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Well done and nice reminder of how important communication is in the work we do every day as ambulatory care nurses.
Good content on professional communication.
Active listening is so critical in telephone triage. Multiple times a day I receive calls with highly anxious patients whose thoughts are racing even faster than their words. Deciphering the intent for the call sometimes isn't done until several minuted into a chaotic rant. Their ability to communicate is hindered often by fear, anger, frustration and sometimes even loneliness with a desperation to talk to anyone who will listen. I recall a particular call from a patient in her 90s with a simple request for a medication refill. She was delighted to hear a friendly and cheerful voice still available near 5pm, and she went on and on about how happy she was someone was still in the office. Although it took literally moments to fulfill her refill request, I stayed on the line for 14 minutes because I assessed she was alone and possible experiencing isolation and depression. Instead of filling the order, moving on to the next call and one step closer to quitting time, I was able to arrange social services to visit her and find additional resources to keep her engage. Months later, each time she calls and hears my voice, so thanks me over and over again for hearing and listening to her message and not only her words. Regretfully, the active and engaged listening in the world of telephone triage is not always well received by patients. This is especially true when assessing patients who suffer from addiction. The empathy and pauses used often get mistaken for judgement or sympathy for their situation, and harsh words are sometimes passed to the nurse. In these cares, I try to remember the valuable lesson from my 90-year old patient: listen to the message, not just the words.
I currently work with ambulatory care for past 7 years. Nurses do mostly telephonic nursing - from complicated triage, care coordination, transitional care, patient education to simple prescription renewal. We work with about 70 primary care providers who heavily rely on nurses ensuring safe and efficient care for their patients. All these were new to me when I entered this role. I got thru a lot of challenges learning the skills and processes. I think the most challenging as with every nurse I know was caring for our patients during the Covid 19 epidemic. At the on onset each one of us would get at least 30 calls per 8 hr-shift. The disease was evolving so we had to make sure we can provide pts and their family members with the best possible advice. We were reading emails with updates from our team leadership while listening to our patients, expressing their fears and concerns. We get calls from different demographics and at times using our interpreter services. I knew i should not rush and end a call to pick up another; but there were times I had to. It got overwhelming and exhausting that I felt like I was channeling my frustrations unto them. At the end of the day, patients do appreciate our active listening. Many have expressed that this was all they need, that someone was working on a solution and that they were not alone. Patients seek advice but at most times is to validate what they already have in mind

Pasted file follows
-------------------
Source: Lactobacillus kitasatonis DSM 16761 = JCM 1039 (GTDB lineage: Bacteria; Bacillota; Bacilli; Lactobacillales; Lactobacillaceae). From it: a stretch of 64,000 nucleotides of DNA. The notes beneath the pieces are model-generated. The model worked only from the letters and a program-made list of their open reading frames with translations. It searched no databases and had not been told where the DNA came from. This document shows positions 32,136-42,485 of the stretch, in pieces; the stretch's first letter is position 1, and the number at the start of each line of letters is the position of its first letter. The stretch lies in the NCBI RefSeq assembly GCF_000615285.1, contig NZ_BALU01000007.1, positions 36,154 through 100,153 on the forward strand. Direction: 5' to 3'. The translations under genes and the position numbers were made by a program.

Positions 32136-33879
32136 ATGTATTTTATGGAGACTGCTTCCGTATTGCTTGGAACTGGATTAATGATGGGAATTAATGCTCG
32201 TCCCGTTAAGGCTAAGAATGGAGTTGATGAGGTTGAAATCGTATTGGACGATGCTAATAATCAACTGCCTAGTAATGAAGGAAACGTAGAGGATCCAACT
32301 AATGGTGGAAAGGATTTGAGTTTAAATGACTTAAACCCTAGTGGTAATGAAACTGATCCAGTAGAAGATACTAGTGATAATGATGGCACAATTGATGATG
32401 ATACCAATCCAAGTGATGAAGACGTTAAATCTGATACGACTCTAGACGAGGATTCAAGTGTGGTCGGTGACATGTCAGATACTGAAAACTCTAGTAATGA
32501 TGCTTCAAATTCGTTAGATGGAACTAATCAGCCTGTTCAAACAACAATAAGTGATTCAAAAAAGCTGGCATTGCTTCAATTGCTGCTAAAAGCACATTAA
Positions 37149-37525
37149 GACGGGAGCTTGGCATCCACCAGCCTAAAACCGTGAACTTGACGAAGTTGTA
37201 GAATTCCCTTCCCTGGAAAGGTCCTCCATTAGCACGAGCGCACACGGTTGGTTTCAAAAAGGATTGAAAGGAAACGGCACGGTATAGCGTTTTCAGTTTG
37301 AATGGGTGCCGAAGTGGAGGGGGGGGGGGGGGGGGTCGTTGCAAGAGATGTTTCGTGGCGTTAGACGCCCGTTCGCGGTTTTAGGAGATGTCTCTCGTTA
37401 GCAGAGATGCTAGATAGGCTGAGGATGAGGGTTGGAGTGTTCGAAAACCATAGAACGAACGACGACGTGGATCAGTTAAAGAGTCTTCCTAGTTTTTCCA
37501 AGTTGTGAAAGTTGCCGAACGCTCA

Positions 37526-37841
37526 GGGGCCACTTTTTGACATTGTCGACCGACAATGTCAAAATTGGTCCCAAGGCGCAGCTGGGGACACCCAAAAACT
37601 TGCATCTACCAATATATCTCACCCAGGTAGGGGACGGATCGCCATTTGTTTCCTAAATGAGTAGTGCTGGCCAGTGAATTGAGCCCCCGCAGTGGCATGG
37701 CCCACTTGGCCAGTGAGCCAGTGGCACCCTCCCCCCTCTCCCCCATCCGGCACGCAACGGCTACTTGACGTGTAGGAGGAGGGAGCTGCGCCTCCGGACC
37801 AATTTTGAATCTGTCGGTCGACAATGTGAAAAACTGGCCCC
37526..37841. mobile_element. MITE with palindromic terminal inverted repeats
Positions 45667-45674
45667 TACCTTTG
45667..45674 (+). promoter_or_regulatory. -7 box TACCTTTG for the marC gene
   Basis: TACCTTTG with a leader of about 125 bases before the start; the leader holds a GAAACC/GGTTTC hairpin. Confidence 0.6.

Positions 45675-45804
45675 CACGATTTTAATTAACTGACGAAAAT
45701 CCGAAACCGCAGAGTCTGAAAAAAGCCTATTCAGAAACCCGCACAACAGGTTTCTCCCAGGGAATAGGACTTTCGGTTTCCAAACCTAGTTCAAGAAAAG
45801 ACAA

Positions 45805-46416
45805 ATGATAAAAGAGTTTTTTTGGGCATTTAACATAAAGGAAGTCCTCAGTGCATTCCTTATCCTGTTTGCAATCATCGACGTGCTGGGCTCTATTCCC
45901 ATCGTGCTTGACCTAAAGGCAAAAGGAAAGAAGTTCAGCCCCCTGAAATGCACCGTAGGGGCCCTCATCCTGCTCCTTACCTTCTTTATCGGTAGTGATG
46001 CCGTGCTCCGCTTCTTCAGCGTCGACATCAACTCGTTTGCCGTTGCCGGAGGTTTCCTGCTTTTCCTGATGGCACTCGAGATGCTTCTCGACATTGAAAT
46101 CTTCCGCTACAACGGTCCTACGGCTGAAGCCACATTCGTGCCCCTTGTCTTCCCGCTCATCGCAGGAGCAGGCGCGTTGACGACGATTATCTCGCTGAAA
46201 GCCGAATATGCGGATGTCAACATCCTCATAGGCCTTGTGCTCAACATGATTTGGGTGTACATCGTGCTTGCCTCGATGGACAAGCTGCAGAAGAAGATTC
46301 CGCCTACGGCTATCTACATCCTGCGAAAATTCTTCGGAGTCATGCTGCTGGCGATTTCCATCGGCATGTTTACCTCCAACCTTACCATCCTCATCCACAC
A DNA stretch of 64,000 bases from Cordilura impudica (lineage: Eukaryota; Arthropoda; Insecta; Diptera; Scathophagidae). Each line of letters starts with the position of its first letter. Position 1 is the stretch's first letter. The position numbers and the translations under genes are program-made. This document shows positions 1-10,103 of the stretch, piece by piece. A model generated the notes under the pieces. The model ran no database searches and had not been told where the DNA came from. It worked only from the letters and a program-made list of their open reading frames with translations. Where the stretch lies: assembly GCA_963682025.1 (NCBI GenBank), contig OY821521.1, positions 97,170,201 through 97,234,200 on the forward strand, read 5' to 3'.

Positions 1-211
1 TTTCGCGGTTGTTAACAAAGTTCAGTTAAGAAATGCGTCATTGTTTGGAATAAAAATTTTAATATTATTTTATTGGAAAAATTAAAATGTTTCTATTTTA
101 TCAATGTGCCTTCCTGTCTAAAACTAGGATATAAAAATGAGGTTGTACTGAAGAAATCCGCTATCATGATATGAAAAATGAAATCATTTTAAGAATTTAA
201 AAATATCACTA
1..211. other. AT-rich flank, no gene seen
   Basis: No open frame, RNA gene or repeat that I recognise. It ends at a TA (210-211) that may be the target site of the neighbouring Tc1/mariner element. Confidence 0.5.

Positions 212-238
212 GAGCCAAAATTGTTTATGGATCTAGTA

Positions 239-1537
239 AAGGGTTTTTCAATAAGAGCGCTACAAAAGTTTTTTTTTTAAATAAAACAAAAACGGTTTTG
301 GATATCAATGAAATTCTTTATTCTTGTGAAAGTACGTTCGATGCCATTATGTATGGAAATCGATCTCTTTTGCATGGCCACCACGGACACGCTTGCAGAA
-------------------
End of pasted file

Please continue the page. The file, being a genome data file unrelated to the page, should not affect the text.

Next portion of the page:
I thought this chapter was well written and serves as an excellent reminder of just how important having professional communication skills can be, not only for the patients in our care, but for ourselves as well.
Active listening is a very important part of my position everyday as an infusion nurse. Today I treated a new patient who wasn't new to the center but new to me. The patient was to receive antibiotics. I could tell from no eye contact and very little interaction that he was anxious and stressed. I asked him about his health, his day and come to find out that he was struggling with things at home. He verbalized his frustration and fear about paying his rent and that he was tired of coming into get treatment. By listening to him and empathizing with him I was able to build a rapport that I previously didn't not have established. He was a bit snappy with me in the beginning of our conversation, but by listening I was able to understand this frustration and respond in a non hostile and non threatening manner. He ending up joking with me and apologizing at the end of the conversation and said he would happily see me tomorrow for treatment. I was open, deescalated the situation and ultimately build trust with him just by listening to his story. I recall a time when a long time patient has come into get an infusion and I have known from past experiences that they are pretty difficult to deal with very demanding about where I was able to put their IV. This situation has led to anxiety with the patient and caused me to miss their IV several time. I think when you go into a situation like this having a negative outlook because of past negative experiences that it leads to negative outcomes. This anxiety is definitely a barrier to listening and understanding where this patient is coming from and could lead to missing something or an overall bad experience for the patient.